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Word Spy: Web site is devoted to lexpionage

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  • Jill Littlewood
    Message 1 of 1 , Mar 10, 2004
      > This site is great (but habit-forming).
      > Welcome to Word Spy! This Web site is devoted to
      > lexpionage, the sleuthing of new words and phrases.
      > These aren't "stunt words" or "sniglets," but new
      > terms that have appeared multiple times in newspapers,
      > magazines, books, Web sites, and other recorded
      > sources.
      > http://www.wordspy.com/
      > Sample Entries
      > latte factor (LAT.ay fak.tur) n. Seemingly
      > insignificant daily purchases that add up to a
      > significant amount of money over time.
      > Example Citation:
      > The advisor also suggested that they carefully watch
      > their spending on little things - such as buying a cup
      > of coffee every day.
      > "You get a mocha at Starbucks and it costs $3. You buy
      > a biscuit for $1.50. At work, you get a diet Coke and
      > Snickers. Before you know it, you've spent $10 a day,"
      > Holt said. "It's thelatte factor."
      > -Deborah Adamson, "Money makeover," The Honolulu
      > Advertiser, October 19, 2003
      > tunnel advertising n. An advertisement consisting of a
      > series of illuminated screens in a subway tunnel, each
      > projecting one image from a sequence to create an
      > animation effect as the train goes by.
      > Example Citation:
      > Tunnel advertising, which is being tested on the MARTA
      > system in Atlanta, the New York-New Jersey PATH trains
      > and subways in Athens and Seoul, would bring in about
      > $400,000 annually and would take about eight months to
      > introduce. The ads are a modern-day version of the
      > famed Burma Shave signs of the 1930s to 1950s. BART
      > riders would see the ads through the train window,
      > watching a series of pictures mounted on the tunnel
      > wall turn into a moving advertisement - sort of like a
      > children's picture flip-book.
      > -Michael Cabanatuan, "BART seeking creative new ways
      > to raise ad revenue," The San Francisco Chronicle,
      > February 28, 2003
      > ghost sign n. The remnant of a vintage advertisement
      > painted on the side of a building.
      > Example Citation:
      > The early billboards could be found on barns and brick
      > walls, in popular alleyways and warehouses across the
      > country from about the 1890s until the television age.
      > . . . As time marched on, old buildings were torn down
      > or the old signs were painted over. Yet a few remain,
      > their lead lettering often serving as the sole
      > reminder of the product or service they sold. Some are
      > visible only after a rain, prompting the nickname
      > "ghost signs."
      > -Kaitlin Gurney, "Sign, sealed, delivered," The News
      > and Observer (Raleigh, NC), October 1, 1999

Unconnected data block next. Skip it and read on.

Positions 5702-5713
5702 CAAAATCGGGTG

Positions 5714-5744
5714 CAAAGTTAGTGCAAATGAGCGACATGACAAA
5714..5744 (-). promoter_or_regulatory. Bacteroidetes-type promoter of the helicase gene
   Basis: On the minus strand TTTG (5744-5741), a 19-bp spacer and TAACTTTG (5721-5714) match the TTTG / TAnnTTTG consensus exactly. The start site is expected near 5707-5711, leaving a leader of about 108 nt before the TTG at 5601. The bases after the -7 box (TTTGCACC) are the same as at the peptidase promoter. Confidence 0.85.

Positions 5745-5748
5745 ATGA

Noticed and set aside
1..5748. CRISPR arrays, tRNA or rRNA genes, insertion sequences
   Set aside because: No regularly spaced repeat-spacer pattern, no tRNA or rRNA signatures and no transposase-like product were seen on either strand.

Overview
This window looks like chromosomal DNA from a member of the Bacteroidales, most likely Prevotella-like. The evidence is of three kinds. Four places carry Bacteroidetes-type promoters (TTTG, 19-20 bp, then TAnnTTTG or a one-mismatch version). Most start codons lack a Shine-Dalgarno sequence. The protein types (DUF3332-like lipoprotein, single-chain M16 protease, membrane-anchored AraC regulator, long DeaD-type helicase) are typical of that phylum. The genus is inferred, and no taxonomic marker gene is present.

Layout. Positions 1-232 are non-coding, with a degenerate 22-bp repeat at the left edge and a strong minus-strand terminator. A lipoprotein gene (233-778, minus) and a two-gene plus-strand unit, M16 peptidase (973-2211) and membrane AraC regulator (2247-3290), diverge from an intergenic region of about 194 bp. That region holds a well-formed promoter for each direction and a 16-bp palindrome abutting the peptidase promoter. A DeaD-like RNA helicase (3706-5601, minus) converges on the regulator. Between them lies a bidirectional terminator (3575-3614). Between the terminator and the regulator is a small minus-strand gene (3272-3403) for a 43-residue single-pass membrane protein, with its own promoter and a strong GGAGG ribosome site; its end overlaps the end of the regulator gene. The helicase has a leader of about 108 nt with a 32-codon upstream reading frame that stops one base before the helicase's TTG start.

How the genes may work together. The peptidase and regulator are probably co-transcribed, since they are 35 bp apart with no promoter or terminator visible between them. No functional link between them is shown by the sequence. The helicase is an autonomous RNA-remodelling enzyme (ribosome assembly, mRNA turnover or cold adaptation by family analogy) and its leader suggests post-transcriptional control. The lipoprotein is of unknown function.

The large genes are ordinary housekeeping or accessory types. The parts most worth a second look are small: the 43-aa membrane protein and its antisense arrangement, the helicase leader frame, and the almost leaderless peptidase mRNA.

> pareidolia (payr.eye.DOH.lee.uh) n. The erroneous or
      > fanciful perception of a pattern or meaning in
      > something that is actually ambiguous or random.
      > -pareidolic adj.
      > Example Citation:
      > Pareidolia is common enough, and predates the space
      > program by a millennium or two. We've all seen the Man
      > in the Moon, or faces and images of ships and
      > elephants in cloud formations. ...
      > In 1978, some 8,000 people made pilgrimages to the
      > home of a New Mexico woman who discovered a picture of
      > Jesus in a burned tortilla. And in 2001, thousands saw
      > the face of Satan captured in a CNN video and
      > Associated Press photos of smoke billowing from the
      > World Trade Center. (For a great collection these and
      > more example of pareidolia,
      > visithttp://thefolklorist.com).
      > -Mike Himowitz, "Space photo contents often are all in
      > eye of the beholder," The Baltimore Sun, February 12,
      > 2004
      > Notes:
      > This word is a blend of the prefix para-, meaning, in
      > this context, something faulty or wrong (for example,
      > paraphasia, disordered speech) and eidolon (1828), a
      > ghostly image or phantom.
      > nag factor (NAG fak.tur) n. The degree to which
      > parents' purchasing decisions are based on being
      > nagged by their children.
      > Example Citation:
      > 'Marketing and advertising to children has become a
      > specialty unto itself,' agrees David Walsh, a
      > psychologist and president of the National Institute
      > on Media and the Family, a nonprofit group based in
      > Minneapolis.
      > Trade conventions are held across the country to
      > develop strategies to entice children to certain
      > products and then get them to cajole their parents
      > into buying the products. Those in the industry call
      > it the 'nag factor' or 'pester power.'
      > __________________________________
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